Coffee prices are subject to upward spikes in June, July, and August due to possible freeze scares in Brazil during the winter months in the Southern Hemisphere. The Brazilian coffee crop is harvested starting in May and extending for several weeks into the winter months in Brazil. A major freeze in Brazil occurs roughly every five years on average.

Coffee futures and options are traded at the ICE Futures U.S. and ICE Futures Europe exchanges, and the B3 Exchange (formerly BM&F/BOVESPA). Coffee futures are traded on the JSE Securities Exchange (JSE).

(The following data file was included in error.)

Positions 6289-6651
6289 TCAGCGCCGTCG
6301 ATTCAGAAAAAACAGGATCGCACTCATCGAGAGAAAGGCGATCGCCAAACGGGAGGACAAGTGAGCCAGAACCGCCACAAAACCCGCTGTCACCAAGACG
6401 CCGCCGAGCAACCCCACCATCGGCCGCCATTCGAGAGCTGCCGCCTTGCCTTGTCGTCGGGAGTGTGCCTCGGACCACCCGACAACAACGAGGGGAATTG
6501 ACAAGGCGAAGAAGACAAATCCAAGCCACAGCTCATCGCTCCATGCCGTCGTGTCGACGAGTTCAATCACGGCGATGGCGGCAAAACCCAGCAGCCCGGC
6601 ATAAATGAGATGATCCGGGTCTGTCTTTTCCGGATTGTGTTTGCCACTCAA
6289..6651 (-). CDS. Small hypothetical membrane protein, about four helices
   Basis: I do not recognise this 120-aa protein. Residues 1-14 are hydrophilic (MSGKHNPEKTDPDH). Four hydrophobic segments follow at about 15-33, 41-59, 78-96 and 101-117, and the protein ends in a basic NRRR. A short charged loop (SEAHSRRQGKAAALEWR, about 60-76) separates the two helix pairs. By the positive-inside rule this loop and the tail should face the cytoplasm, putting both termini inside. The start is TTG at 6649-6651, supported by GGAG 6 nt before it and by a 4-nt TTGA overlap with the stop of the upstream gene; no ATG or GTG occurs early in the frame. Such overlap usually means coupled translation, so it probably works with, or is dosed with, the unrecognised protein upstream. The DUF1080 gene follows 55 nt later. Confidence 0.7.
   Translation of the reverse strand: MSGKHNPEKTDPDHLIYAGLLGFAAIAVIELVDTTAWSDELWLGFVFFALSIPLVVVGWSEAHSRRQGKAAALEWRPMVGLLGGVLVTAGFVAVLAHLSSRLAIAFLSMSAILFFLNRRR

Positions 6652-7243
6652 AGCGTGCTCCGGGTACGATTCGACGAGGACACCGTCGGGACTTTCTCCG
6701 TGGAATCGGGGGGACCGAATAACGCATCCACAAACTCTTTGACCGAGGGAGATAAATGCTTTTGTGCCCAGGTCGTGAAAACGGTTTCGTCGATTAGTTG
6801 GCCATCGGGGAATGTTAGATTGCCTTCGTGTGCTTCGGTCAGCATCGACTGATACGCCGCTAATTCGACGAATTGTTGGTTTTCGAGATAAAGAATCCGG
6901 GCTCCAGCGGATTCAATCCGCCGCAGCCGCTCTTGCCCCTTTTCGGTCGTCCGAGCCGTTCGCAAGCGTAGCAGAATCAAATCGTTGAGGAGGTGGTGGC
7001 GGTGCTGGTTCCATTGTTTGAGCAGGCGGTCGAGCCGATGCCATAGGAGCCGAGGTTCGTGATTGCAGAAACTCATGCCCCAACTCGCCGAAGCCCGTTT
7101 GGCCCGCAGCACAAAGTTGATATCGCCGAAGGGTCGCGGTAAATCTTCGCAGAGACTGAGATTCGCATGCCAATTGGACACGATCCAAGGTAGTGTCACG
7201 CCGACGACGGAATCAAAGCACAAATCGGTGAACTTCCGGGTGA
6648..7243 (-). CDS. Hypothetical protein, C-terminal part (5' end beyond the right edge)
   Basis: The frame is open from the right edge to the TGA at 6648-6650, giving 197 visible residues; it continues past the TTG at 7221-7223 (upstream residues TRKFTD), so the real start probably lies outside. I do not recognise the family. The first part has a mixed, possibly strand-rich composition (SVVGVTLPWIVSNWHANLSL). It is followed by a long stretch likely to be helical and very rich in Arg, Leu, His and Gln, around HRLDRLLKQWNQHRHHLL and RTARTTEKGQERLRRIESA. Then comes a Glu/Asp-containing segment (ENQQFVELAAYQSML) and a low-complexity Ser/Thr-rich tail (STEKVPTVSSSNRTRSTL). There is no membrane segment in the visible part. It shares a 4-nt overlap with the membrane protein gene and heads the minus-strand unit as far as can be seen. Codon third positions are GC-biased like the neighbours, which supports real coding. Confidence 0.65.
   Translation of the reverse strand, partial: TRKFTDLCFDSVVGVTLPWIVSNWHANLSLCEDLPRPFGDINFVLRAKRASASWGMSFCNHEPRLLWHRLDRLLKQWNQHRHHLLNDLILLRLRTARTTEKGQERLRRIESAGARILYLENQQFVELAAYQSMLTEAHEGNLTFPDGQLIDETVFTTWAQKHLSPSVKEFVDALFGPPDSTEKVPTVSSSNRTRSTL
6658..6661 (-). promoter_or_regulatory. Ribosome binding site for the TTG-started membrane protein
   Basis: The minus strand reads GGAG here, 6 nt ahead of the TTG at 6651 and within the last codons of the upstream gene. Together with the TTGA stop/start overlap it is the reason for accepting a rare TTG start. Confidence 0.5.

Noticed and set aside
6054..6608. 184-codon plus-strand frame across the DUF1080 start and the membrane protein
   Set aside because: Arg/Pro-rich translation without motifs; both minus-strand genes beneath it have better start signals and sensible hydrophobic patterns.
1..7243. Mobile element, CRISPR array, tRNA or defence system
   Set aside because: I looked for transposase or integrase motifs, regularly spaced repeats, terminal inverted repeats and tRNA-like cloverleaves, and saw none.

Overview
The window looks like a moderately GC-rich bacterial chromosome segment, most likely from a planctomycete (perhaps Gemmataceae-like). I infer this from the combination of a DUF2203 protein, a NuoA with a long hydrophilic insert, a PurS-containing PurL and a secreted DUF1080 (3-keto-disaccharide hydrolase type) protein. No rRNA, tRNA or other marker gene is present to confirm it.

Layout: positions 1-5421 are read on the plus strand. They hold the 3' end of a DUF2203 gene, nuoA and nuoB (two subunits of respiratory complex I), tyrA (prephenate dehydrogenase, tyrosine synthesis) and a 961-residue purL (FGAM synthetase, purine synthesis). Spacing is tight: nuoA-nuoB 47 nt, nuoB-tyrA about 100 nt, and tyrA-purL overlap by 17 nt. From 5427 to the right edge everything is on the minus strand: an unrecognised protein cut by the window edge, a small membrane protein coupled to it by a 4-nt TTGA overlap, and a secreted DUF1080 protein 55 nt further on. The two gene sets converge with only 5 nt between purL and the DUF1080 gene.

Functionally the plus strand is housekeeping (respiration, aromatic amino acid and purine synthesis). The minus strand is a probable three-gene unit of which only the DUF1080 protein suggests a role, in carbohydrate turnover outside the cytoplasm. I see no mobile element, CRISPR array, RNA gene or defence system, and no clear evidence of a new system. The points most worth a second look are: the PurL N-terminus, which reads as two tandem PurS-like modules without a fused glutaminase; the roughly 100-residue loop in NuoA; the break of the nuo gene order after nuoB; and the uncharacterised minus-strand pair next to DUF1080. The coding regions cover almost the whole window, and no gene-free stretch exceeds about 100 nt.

Prices - ICE Arabica coffee futures prices ( symbol KC) began 2023 on a weak note and fell to a 2-1/2 year low in January of 142.05 cents per pound. Coffee prices were under pressure from the outlook for a bumper crop in Brazil after Conab, Brazil's crop forecasting agency, projected in January that Brazil's 2023 coffee production would climb +7.9% yr/yr to 54.9 million bags. A rebound in coffee supplies also weighed on prices after ICE-monitored arabica coffee inventories climbed to a 1-1/2 year high in February. Coffee prices recovered into April and posted a 1-1/4 year high of 207.45 cents per pound. Concern about a global coffee deficit boosted coffee prices after the International Coffee Organization (ICO) projected in April that the global 2022/23 coffee deficit would widen to 7.3 million bags from 7.1 million bags in 2021/22. The El Nino weather event that began in June 2023 was bullish for coffee prices. An El Nino pattern typically brings heavy rain to Brazil and drought to India, negatively impacting coffee crop production. Strength in the Brazilian real also underpinned coffee prices in mid-2023 after the real climbed to a 1-1/2 year high against the dollar in July. The stronger real discourages export selling from Brazil's coffee producers. However, coffee prices then ratcheted lower into October as favorable weather boosted Brazil's coffee crop. ICO projected that 2023/24 global coffee production would climb +5.8% y/y to 178 million bags due to an exceptional off-biennial crop year. Coffee prices then reversed and pushed higher into year-end as supplies tightened. In November, ICE-monitored arabica coffee inventories fell to a 24-year low of 224,066 bags. Coffee prices finished 2023 up +12.5% yr/yr at 188.30 cents per pound.